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Pay TV: Nigeria to lead Africa in 55m-subscription growth

Having overtaken South Africa in pay TV subscription, Nigeria has been identified to lead the rest of Africa in the expected 55 million subscriber target by 2029. A report by Research and Markets said the number of pay TV subscribers in Africa would climb by 12 million between 2023 and 2029. This means an extra seven million pay satellite TV subscribers and five million more pay DTT homes. The pay total will reach 55 million by 2029, with satellite TV contributing 33 million and DTT 21 million.

From the 43 million pay TV subscribers at end-2023, 26 million were satellite TV and 16 million DTT. The report said four countries would supply nearly half of the pay TV subscriber total by 2029 and eight countries will account for two-thirds of the total. Nigeria will provide 10 million subscribers – having overtaken South Africa in 2022. Simon Murray, Principal Analyst, said: “Despite a recent slowdown in new subscriptions, Africa still has plenty of pay TV potential. Between 2023 and 2029, 27 million TV households to be added – taking the total 130 million.” Recall that in 2021, Digital TV Research had forecast that Nigeria would have 10 million pay TV subscribers by 2025. The analyst firm in a report published recently predicted that Africa would have 47.26 million pay TV subscribers by 2025, up from 30.70 million at the end of 2019. It noted that Nigeria would contribute 10 million subscribers, having overtaken South Africa in 2020.

According to the report, although African subscriber numbers will climb by 54 per cent between 2019 and 2025, pay TV revenues will rise by only 31 per cent, indicating that subscribers will pay less. Murray, said: “Pay TV revenues will reach $7.20bn by 2025, up by $1.72bn on 2019. “Despite the strong subscriber growth, competition is intense. Prices and average revenue per users are falling as rivals fight to gain subscribers.” He stated that StarTimes/ StarSat would enjoy the most impressive growth, from 9.10 million subscribers at the end of 2019 to 16.39 million by 2025.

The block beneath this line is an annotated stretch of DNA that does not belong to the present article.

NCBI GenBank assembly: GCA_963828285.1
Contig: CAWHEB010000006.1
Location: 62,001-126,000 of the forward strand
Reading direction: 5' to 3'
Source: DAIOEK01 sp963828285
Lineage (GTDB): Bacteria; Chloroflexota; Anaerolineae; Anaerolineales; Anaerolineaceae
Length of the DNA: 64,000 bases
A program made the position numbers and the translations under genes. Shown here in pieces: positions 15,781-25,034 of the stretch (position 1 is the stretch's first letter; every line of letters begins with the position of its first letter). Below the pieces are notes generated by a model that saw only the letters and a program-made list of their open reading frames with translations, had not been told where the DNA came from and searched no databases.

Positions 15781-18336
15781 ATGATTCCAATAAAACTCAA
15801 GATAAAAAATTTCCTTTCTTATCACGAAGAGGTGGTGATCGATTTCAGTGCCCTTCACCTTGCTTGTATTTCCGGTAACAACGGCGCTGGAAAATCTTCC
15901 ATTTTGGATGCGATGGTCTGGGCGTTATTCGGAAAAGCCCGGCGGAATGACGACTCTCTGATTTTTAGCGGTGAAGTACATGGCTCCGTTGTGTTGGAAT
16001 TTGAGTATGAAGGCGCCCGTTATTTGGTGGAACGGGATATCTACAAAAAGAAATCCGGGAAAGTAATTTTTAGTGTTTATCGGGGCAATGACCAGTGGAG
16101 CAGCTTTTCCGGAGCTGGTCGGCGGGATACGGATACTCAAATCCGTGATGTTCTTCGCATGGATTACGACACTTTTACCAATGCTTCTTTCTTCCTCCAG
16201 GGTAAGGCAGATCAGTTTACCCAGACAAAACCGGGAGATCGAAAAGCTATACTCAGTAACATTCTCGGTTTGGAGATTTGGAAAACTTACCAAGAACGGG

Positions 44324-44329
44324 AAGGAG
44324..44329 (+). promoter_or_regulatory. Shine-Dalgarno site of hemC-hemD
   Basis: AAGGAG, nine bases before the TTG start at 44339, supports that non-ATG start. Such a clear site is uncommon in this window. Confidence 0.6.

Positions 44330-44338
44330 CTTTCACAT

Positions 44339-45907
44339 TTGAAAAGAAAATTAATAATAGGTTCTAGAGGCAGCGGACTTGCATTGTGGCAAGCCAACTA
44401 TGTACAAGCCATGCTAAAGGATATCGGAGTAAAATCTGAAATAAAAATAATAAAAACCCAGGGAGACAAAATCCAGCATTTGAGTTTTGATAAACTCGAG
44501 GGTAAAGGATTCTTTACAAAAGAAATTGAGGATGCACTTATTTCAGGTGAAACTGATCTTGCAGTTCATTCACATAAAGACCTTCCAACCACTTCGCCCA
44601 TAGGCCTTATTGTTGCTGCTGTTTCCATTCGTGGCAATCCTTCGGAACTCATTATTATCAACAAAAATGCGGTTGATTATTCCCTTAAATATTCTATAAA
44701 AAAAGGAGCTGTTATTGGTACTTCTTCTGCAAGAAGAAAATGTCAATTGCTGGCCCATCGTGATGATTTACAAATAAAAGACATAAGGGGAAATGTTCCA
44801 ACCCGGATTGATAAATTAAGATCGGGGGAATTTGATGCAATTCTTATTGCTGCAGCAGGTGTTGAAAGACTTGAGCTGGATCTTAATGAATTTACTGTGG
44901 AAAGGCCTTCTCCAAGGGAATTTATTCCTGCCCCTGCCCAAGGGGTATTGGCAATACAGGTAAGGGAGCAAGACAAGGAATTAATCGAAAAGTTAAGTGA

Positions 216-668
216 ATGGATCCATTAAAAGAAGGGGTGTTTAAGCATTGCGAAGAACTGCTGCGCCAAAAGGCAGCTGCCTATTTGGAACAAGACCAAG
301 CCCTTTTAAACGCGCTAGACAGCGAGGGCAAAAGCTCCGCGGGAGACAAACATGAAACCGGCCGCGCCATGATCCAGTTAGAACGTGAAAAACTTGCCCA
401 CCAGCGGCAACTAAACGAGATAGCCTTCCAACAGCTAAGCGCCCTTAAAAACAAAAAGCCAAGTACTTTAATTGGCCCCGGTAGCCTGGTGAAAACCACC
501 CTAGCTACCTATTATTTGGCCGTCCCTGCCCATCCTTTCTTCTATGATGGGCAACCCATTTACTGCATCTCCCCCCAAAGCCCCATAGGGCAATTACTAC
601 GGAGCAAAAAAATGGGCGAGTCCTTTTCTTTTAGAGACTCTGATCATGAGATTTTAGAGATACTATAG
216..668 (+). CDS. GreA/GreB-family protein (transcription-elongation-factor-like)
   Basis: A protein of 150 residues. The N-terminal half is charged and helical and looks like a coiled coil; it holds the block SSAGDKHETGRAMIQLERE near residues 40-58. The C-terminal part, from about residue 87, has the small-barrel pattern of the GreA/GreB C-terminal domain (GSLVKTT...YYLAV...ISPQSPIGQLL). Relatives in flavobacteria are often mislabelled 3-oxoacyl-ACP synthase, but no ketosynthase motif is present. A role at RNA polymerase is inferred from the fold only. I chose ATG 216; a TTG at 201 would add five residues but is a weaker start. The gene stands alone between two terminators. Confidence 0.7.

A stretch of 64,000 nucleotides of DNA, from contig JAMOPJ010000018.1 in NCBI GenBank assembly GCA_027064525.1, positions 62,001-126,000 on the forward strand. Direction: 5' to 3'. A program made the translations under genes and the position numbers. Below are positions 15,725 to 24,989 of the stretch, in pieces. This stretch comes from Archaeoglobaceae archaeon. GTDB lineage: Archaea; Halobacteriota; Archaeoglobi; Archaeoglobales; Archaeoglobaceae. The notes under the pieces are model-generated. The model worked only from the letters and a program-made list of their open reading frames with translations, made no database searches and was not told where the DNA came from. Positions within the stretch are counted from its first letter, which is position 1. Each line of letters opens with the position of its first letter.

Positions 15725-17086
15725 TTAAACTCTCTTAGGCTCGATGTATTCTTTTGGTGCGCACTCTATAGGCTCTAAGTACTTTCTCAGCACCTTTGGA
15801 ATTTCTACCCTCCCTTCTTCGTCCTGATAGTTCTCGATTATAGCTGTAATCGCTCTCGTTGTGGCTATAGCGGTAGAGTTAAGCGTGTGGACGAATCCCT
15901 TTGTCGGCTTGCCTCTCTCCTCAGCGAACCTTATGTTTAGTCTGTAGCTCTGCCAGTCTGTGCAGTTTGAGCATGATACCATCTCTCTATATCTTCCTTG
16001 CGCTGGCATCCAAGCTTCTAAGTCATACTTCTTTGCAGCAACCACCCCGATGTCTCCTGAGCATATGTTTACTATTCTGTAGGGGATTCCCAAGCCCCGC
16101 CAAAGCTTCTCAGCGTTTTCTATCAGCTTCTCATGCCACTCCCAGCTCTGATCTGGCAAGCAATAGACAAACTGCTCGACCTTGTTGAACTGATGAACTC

This would be followed by Multichoice from 14.56 million across satellite TV platform, DStv and Digital Terrestrial Television platform, GOtv, by the end of 2019, to 18.05 million by 2025, with a marked slowdown in satellite TV growth. In an earlier report, the company had also predicted that South Africa and Nigeria would account for 60 per cent of Africa’s Subscription Video On Demand subscribers by 2023, with Nigeria reaching 2.61 million subscribers. The report stated that Africa would reach 9.99 million SVOD subscribers across 35 Sub-Saharan African countries by 2023, up from 1.56 million at the end of 2017. The survey estimated that SVOD revenues would only be $775 million by 2023 despite the massive growth to take place as some platforms were very cheap. “South Africa (3.37 million by 2023) will remain the leader, with Nigeria (2.61 million) in second place.

South Africa and Nigeria will account for 60 per cent of the region’s SVOD subscribers by 2023, down from 74 per cent in 2017,” it said. Digital TV Research stated that Netflix would account for 40 per cent of the 2023 total, at 4.03 million subscribers. Murray noted that market dynamics shifted over the last year with fewer platform launches, especially on a country level. According to him, several multinational players will rein in their ambitions whereas Netflix has consolidated its market leadership. New Telegraph

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